AUBURN, Ala. (WRBL) — As we continue to celebrate Black History Month, a group of hair stylists in Auburn at Glamspot Beauty Lounge are exploring the history of Black hair in the nation.

The evolution of natural hair in today’s society has taken on a whole new meaning.
The history of styled braids dates back centuries ago, and was weaved into black culture when African-American’s were enslaved.
Natural hair stylist Krishua Edwards spoke on how this history connects with her work today.

“When it comes to braids that were something we were able to bring with us from Africa from the very beginning, to the pressing comb where we had to assemble it into American culture. So, we had to learn how to play the American game and when the Afro came and the return to natural movement came about, we learned how to embrace our kinks and our curls and our locks again,” said Edwards.

In March of 2022, black men and women moved closer to being able to freely wear their hair in any style while in the workplace or at school, as the U.S. House of Representatives passed the Crown Act. This act stands for Creating a respectful and open world for natural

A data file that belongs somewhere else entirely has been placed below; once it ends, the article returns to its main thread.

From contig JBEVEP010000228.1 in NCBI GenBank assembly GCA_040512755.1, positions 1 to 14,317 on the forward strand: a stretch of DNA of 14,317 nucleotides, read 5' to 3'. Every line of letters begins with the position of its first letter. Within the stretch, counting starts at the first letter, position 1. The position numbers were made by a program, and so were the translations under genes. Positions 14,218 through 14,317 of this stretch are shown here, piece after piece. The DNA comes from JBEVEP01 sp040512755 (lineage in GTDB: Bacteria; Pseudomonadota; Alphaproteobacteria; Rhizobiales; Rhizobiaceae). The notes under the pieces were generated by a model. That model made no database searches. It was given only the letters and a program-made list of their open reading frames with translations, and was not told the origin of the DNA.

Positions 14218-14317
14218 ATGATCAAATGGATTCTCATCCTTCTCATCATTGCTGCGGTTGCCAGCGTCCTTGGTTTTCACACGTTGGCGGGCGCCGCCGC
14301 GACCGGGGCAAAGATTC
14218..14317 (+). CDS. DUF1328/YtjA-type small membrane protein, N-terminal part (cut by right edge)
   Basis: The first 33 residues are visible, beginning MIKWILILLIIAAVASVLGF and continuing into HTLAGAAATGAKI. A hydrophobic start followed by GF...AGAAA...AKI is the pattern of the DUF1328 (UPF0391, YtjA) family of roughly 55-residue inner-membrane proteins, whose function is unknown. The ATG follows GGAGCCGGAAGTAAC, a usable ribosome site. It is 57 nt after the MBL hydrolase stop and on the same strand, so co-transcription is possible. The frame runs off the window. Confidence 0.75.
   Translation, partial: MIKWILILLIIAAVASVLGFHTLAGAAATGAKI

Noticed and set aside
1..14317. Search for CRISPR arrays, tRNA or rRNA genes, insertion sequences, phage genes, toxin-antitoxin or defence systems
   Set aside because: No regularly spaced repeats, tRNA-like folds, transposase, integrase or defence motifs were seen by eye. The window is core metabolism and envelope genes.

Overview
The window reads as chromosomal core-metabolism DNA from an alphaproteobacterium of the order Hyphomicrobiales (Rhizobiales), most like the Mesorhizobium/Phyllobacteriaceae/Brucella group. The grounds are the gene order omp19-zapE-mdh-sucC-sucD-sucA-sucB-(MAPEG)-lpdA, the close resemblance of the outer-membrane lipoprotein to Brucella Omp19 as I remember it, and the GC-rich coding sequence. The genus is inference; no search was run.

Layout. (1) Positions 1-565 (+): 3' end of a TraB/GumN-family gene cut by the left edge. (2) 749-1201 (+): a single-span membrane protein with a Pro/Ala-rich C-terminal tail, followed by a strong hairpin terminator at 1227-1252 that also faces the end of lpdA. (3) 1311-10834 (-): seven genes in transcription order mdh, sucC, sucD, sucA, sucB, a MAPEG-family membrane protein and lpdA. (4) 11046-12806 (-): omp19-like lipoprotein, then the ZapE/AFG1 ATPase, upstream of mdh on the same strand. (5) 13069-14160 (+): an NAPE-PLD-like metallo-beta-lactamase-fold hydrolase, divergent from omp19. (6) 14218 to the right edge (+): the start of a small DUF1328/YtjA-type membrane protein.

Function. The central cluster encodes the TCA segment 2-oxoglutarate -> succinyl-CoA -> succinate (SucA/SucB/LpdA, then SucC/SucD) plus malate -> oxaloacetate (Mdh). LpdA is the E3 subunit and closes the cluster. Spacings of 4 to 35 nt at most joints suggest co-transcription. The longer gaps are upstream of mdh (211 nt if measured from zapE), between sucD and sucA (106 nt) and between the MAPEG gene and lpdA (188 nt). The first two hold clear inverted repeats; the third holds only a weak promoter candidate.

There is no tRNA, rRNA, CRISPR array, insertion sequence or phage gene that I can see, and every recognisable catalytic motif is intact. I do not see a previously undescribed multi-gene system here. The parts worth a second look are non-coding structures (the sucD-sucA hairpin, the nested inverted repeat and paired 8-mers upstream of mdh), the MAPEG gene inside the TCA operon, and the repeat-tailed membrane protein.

While the bill has yet to pass the senate, if the crown act were to go in effect, it would prohibit a person from being discriminated by others and debunk some of the misconceptions about ethnic hair.
Several states have enacted their own passing of the Crown Act. However, Georgia and Alabama are not on this list.

Glamspot Beauty Lounge owner Tashira Watson says she wants their clients to feel accepted, regardless of the hair that grows out of their scalp. Watson offers hair education class for trans-racial families.

Barbershops and salons continue to be a place of solace and refuge from daily stress of life.